Two Munich train stations were evacuated Thursday due to an “imminent threat” of a terror attack just minutes before New Year’s celebrations were set to hit the German city.
Bavaria's Interior Minister Joachim Herrmann told reporters at Munich's police headquarters authorities had received information that the terror group Islamic State was behind the threat.
Munich police president Hubertus Andrae said German authorities had been tipped off by a foreign intelligence service that ISIS was planning attacks with five to seven suicide bombers, the German news agency dpa reported. Andrae said so far there hadn't been any arrests.
Police spokesman Werner Kraus told The Associated Press that "after evaluating the situation, we started evacuating the train stations and also asked partygoers to stay away from big crowds outside."
Munich police said earlier on Facebook that according to "serious information, there will be an attack tonight" and later revealed that authorities were working off of two different "concrete" tips. Officials did not elaborate on the nature of the threat or who had warned them.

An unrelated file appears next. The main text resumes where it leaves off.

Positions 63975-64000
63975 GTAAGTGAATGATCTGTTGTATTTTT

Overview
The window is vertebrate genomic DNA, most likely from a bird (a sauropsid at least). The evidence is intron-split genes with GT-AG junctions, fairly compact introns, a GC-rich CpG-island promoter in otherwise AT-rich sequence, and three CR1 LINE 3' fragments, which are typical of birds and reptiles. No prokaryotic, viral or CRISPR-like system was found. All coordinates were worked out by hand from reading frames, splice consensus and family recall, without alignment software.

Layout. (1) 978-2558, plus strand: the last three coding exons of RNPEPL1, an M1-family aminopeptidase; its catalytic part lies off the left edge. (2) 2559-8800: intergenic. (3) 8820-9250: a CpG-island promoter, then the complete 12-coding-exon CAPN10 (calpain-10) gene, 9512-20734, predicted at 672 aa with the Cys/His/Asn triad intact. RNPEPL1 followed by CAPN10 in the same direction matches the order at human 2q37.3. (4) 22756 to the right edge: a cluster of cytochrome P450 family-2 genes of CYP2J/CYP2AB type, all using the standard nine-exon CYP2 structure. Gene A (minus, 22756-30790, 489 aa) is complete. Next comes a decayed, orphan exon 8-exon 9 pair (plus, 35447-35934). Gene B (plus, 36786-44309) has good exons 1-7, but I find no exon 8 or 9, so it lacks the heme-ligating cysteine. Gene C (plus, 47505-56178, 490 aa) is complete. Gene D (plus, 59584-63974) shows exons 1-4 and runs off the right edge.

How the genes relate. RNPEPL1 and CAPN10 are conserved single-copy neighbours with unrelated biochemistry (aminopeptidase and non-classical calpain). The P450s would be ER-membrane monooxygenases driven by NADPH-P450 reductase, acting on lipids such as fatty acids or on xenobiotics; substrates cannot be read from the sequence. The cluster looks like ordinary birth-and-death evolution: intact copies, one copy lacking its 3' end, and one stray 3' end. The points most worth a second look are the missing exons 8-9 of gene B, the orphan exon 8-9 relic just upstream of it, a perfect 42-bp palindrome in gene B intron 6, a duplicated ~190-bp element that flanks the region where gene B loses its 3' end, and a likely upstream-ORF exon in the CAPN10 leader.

But police asked anyone in Munich to stay away from the primary Munich train station, as well as another station in the city's Pasing neighborhood.
Despite police warnings to stay away from big crowds, thousands of people were on the streets of Munich at midnight to welcome the new year with fireworks.
Dpa reported massive delays in the city's public transportation system after both train stations were quickly evacuated and trains were no longer stopped there.
In the midst of the terror warning, police across the country have stepped up security.
Berlin police were searching revelers who wanted to ring in the New Year at the Bradenburg Gate and were stopping people with large bags from entering the area, DW.com reported.
Up to a million revelers were expected at Berlin's annual New Year's Eve party at the landmark.
"It's just now 2016 and people are celebrating the New Year like nobody seems to know about the terrorist warning," Torbin Ostermann, a German journalist in Munich, told Sky News.
Ostermann added: "There is nobody in the main station at the moment, but the atmosphere in Munich is like a normal new year. It's a bit weird though that we have a terrorist warning and people are firing off their fireworks."
The Associated Press contributed to this report.